MY NASA DATA Lesson:

Is Grandpa Right, Were Winters Colder When He Was A Boy?

Image of Midwest Blizzard in 1950

Image courtesy NOAA

Purpose:
To use historic weather information and compare with current data to determine if there is significant temperature change
Grade Level: 6 – 8
Estimated Time for Completing Activity: 50 minutes
Learning Outcomes:
  • Students will access NOAA and NASA climate data from Internet resources.
  • Students will determine changes in average temperatures, precipitation and cloud cover over time from data.
  • Students will relate global changes to local changes.
Prerequisite
Tools
  • Computer with Internet Access
  • Printer (optional)
National Standards:
  • Geography: Environment and Society
  • Math: Data Analysis and Probability
  • Science Content: A Science as Inquiry
  • Science Content: D Earth and Space Science
  • Science Content: F Science in Personal and Social Perspectives
Virginia Standards of Learning:
  • PS.1: The student will plan and conduct investigations in which b) length, mass, volume, density, temperature, weight, and force are accurately measured and reported using metric units (SI-International System of Units); h) data tables showing the independent and dependent variables, derived quantities, and the number of trials are constructed and interpreted; i)data tables for descriptive statistics showing specific measures of central tendency, the range of the data set, and the number of repeated trials are constructed and interpreted; j) frequency distributions, scattergrams, line plots, and histograms are constructed and interpreted; and k) valid conclusions are made after analyzing data.
  • PS.7: The student will investigate and understand temperature scales, heat, and heat transfer. Key concepts include Celsius and Kelvin temperature scales and absolute zero.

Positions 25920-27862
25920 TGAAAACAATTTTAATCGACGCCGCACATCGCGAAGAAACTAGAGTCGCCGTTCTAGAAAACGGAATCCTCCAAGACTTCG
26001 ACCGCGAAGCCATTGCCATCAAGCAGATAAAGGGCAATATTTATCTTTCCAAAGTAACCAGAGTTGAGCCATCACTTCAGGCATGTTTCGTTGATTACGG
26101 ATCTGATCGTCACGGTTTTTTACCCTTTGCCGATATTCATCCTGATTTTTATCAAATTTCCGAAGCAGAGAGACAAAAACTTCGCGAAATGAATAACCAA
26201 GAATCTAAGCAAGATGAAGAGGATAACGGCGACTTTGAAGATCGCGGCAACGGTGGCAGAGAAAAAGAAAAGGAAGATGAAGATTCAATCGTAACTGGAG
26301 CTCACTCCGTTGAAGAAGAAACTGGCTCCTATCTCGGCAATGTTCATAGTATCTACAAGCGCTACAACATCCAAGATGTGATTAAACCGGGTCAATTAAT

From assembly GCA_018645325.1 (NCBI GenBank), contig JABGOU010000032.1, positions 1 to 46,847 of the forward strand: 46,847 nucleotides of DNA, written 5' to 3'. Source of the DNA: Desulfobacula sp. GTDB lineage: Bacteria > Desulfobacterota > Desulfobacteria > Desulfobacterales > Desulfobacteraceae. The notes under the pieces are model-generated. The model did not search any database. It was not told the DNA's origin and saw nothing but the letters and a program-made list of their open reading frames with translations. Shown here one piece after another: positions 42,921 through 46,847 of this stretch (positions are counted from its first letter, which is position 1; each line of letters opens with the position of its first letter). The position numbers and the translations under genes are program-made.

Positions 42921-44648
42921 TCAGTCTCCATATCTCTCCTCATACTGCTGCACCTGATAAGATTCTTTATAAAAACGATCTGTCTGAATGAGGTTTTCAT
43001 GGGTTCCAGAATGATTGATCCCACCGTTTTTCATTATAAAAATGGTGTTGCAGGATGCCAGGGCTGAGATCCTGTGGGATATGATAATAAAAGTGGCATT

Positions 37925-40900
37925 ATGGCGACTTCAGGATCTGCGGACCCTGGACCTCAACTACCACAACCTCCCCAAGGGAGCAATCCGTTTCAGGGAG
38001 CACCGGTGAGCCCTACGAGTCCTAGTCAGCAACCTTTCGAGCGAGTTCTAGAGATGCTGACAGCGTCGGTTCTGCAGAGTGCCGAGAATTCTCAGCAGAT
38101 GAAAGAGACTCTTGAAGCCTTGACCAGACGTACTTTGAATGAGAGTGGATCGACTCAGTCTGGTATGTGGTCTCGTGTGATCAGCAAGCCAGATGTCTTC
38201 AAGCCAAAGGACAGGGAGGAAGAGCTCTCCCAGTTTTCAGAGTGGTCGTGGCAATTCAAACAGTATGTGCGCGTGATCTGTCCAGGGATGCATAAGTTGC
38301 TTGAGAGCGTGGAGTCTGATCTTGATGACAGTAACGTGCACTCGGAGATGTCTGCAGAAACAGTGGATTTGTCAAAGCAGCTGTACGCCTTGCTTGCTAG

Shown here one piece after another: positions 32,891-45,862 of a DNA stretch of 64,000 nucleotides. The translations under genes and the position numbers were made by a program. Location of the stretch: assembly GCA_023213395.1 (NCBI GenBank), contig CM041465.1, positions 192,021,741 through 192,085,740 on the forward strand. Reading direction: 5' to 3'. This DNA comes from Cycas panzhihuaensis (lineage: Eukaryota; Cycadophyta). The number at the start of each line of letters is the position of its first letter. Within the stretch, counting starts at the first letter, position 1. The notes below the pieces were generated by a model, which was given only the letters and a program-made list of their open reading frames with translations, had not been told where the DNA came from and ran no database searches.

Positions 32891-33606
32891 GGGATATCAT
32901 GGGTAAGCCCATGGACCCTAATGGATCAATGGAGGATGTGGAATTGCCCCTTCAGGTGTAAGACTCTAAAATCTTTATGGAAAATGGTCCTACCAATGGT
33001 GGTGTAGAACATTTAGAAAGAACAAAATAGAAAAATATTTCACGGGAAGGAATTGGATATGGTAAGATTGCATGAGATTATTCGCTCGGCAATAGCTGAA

• Sci6.1: The student will plan and conduct investigations in which c) precise and approximate measurements are recorded; h) data are collected, recorded, analyzed, and reported using appropriate metric measurements; and i) data are
    organized and communicated through graphical representation (graphs, charts, and diagrams).
  • Sci6.6: The student will investigate and understand the properties of air and the structure and dynamics of the Earth’s atmosphere.
Vocabulary:
Lesson Links:
Background:

Students often hear that winters were colder or had more snow in the past. This activity will help them to determine if this is a true or accurate statement for their location.

Procedure:

Part I: Review the NOAA Paleoclimatology website (lesson link) to learn about weather events and climate trends over the past 100 years. Also, click the link on that page called Climate History. Discuss as a class the trends shown on the NOAA graphs of carbon dioxide, cloud cover and precipitation.

Part II: Locate your school latitude and longitude by using Google Earth or by another method. Use the Live Access Server (lesson link) to create graphs of the same parameters for your location.

1. Click on the Live Access Server link.
2. If you are not automatically prompted with parameter choices click on ‘Choose Data Set’ in the upper left hand corner of the screen then, click on Atmosphere, then Atmospheric Temperature, then the radio button for Monthly Near-Surface Air Temperature (ISCCP).
3. Under the Line Plots options to the left of the screen, Select ‘Time Series’ and then click on the radio button at the top of the page next to ‘Update Plot’ to see the changes to your plot as you edit your options.
4. Enter your coordinates in the text boxes under the map
5. Select the full time range available.
6. Save or print your graph.
7. Repeat steps 2-6 except choose Atmosphere, Clouds, Cloud Coverage, Monthly Cloud Coverage (ISCCP).
8. Repeat steps 2-6, except choose Atmosphere, Precipitation, Monthly Precipitation (GCPC).
Note: You should now have a total of three line plots.

Questions:

1. What trends can you determine from your graphs of temperature, precipitation and cloud cover where you live?

2. Is it an accurate statement that winters were colder in the past?

3. What are some possible reasons for the changes?

4. Were there notable short-term changes that may have been caused by geophysical events such as a large volcanic eruption?

Extensions:

1. Examine historical climate data for your area to see if there has been a change in summer or winter temperatures over the past century.

2. Read historical fiction or non-fiction accounts of weather-related events (ex. The Long Winter, Ingalls)

Lesson plan contributed by Rita Crocker, Holden, Missouri

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